“Is none a number?” you might ask. I’m glad you did. The answer is Yes! For example, how many lumps of cheese do you see next to you? The answer, depending on where you are, is likely “none.” Counting with the reader all the way up to ten, the Hueys explain numbers as only they can. Such as: The number 4 is the number of tantrums thrown by Dave every day. 7 is the number of oranges balanced on things. And 9 is the number of seagulls who attacked Frank’s French fries. Together they make quite a spectacle. But when you take away all of these fun illustrations in the book? You’re left with none!
Four years after Alfie Summerfield’s father left London to become a soldier in World War I, he has not returned but Alfie, now nine, is shining shoes at King’s Cross Station when he happens to learn that his father is at a nearby hospital being treated for shell shock.
FBI agent Chevie Savano escapes into the past to elude the secret police after they kill Charles Smart just as he is telling her of the WARP program, and she and Riley team up to find Colonel Clayton Box before he can launch missles at the capitals of Europe.
Cosmo’s granddad used to be the cleverest person he ever knew. That is, until his granddad’s mind began to fail. In a rare moment of clarity, his granddad gives Cosmo a key and pleads with Cosmo to go to the South Gates of Blackbrick Abbey, where his granddad promises an “answer to everything.” In the dead of night, Cosmo does just that.
“There, there” — one of the most soothing expressions in the English language. In this story, Little Hansie Bear loves to pretend, but walking like a duck can be hazardous, especially when he falls into a deep- down ditch and has to be helped out by his dad. With a “There, there” and a hug, Hansie is soon off to play again. So when Dad hurts his foot, Hansie knows just what to do — a “There, there,” a big hug, and everything is all right again.
Based on the Celtic folktale of Tamlynne, The Nightwood tells the story of the young daughter of the Earl of March, who is enticed into the nearby wood by the haunting strains of Elfin music. Inside the mysterious forest, Elaine meets Tamlynne, an enchanted young knight in the court of the Elfin Queen. Elaine and Tamlynne fall in love, but in order for Tamlynne to escape the elves, Elaine must pay a terrible price. In the end, mortal love proves stronger than the power of the Elfin Queen and the two lovers are set free.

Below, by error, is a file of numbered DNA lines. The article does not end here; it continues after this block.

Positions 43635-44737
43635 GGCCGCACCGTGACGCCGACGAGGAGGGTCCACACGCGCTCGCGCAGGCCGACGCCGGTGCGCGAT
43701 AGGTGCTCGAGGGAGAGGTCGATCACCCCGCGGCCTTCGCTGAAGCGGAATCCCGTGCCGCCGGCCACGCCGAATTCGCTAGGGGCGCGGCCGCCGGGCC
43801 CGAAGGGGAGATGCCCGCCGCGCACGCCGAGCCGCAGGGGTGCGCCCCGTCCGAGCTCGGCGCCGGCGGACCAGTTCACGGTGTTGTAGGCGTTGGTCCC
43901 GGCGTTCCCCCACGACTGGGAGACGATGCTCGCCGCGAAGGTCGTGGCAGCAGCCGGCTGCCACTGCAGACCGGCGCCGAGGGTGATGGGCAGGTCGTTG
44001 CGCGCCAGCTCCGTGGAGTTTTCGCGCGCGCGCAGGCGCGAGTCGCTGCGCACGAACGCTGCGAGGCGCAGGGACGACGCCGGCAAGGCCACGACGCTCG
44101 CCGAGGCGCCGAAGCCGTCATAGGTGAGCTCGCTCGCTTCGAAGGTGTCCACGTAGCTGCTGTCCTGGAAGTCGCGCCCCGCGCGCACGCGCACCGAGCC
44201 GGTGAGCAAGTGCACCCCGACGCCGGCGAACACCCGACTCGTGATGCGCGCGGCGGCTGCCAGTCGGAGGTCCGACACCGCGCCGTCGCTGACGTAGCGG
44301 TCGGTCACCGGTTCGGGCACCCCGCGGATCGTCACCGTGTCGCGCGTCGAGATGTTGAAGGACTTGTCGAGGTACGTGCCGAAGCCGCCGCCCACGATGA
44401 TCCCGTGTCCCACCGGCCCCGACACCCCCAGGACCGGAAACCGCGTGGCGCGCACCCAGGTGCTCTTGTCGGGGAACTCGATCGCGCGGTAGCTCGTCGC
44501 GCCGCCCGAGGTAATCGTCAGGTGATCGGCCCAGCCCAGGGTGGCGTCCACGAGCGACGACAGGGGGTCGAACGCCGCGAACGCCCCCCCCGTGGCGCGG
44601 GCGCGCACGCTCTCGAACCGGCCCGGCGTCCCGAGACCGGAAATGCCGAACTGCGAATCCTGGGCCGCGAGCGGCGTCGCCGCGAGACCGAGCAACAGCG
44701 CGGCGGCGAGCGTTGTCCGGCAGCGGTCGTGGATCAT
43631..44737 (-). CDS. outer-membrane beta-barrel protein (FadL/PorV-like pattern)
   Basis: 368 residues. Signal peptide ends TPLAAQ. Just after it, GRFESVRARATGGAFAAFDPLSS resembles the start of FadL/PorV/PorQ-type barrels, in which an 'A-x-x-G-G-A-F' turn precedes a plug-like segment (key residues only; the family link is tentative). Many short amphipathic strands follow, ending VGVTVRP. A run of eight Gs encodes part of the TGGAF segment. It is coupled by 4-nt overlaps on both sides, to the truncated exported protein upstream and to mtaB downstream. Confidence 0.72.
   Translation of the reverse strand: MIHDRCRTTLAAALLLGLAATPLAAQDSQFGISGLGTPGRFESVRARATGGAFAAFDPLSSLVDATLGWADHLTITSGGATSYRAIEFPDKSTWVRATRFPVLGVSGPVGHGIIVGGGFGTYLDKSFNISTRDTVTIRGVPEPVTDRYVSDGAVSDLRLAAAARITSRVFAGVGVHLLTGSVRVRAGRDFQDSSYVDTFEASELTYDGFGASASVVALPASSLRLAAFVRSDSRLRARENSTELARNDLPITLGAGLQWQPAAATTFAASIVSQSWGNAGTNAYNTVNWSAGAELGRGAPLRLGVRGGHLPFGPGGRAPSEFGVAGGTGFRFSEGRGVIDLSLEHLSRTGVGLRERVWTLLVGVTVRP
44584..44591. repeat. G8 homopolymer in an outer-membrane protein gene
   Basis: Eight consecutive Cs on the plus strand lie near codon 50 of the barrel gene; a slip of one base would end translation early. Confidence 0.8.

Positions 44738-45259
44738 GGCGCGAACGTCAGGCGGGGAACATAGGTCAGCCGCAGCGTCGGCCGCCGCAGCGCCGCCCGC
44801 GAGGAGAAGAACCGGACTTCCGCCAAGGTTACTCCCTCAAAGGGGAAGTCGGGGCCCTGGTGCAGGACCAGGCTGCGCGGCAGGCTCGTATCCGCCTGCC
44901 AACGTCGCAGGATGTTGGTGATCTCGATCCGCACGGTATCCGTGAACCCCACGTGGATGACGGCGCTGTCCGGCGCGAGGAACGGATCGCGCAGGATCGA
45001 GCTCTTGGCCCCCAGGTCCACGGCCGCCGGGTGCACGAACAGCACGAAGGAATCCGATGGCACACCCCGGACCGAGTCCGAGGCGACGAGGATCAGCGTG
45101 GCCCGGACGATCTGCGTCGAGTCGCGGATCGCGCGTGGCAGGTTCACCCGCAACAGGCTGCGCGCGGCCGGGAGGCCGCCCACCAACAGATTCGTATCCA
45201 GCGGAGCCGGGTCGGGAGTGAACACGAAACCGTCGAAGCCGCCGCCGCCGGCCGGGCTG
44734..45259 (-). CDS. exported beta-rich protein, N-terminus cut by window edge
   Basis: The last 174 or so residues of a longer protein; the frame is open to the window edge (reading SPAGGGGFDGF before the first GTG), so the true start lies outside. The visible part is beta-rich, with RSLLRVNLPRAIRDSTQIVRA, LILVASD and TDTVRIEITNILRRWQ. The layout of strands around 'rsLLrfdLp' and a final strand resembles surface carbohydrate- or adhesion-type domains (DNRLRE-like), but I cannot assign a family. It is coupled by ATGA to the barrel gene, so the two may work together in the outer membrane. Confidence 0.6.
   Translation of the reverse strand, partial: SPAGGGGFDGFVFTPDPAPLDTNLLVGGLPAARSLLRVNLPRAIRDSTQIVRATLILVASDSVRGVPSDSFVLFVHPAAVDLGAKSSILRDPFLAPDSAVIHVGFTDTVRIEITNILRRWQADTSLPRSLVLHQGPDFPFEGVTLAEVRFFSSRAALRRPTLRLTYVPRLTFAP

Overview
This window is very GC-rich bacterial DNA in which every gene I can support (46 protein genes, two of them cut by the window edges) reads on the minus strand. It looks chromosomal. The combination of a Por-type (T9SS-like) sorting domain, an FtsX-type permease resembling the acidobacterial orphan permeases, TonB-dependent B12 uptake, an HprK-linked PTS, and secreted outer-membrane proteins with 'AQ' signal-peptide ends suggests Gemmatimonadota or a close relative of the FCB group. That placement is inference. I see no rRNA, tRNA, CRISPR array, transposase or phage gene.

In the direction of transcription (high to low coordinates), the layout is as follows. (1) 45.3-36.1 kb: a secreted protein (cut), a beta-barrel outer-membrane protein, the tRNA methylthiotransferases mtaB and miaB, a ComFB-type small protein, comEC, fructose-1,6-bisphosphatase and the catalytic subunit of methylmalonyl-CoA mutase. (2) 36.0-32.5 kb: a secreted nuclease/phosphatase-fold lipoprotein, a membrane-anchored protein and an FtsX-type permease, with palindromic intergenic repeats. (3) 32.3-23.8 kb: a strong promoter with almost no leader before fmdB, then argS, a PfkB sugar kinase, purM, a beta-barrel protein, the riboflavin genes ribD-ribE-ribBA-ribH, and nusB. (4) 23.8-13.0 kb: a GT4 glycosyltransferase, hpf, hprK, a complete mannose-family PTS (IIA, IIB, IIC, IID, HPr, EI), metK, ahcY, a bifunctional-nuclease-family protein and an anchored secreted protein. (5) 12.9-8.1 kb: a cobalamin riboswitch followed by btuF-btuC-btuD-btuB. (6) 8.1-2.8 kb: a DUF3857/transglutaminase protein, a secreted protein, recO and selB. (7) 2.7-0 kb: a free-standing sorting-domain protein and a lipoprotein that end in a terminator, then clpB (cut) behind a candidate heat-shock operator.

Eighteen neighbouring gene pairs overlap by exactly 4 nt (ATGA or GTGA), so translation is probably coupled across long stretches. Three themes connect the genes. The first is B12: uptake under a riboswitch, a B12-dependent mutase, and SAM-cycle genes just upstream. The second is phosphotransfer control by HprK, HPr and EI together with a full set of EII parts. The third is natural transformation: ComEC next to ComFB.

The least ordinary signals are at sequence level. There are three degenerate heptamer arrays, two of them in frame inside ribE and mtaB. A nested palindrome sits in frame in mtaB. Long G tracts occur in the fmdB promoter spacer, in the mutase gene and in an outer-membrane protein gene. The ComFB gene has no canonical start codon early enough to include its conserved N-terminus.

When will I get There? How will I know? A little girl ponders what the future holds, steadfast in her determination to find out for herself. Marie-Louise Fitzpatrick’s gorgeous landscapes and the briefest of text speak to the power of imagination. Readers of all ages will find reassurance in this simple, beautiful book of ruminations about a lifelong journey toward tomorrow.
Pigs don’t swim, or so it’s said. But on one of the hottest days of the summer, the pig on Neligan’s farm sits by the pond feeling envious of the ducks and the geese floating in the cool water. Finally, when she can endure the heat no longer—splash!—this sweltering pig takes a dive, throwing the entire farm into an uproar. It isn’t long, however, before the refreshing idea catches on, and the pig finds that she’s got company! This spirited tale with its exuberant illustrations is sure to be a hit with all those young and old who ever wanted to take the plunge.
During a bedtime game, every time Little Nutbrown Hare demonstrates how much he loves his father, Big Nutbrown Hare gently shows him that the love is returned even more.
When his mother tries to commit suicide, 15-year old Declan Kelly is forced to move from a Belfast housing estate to the glamorous home of his aunt Colette and cousin Vicky. Declan is a troubled young man and terrible student who responds to his problems with violence. Vicky is a spoiled young woman, hard-working student and accomplished rider who loves horses. She is having trouble dealing with her parents divorce, and her father’s new family.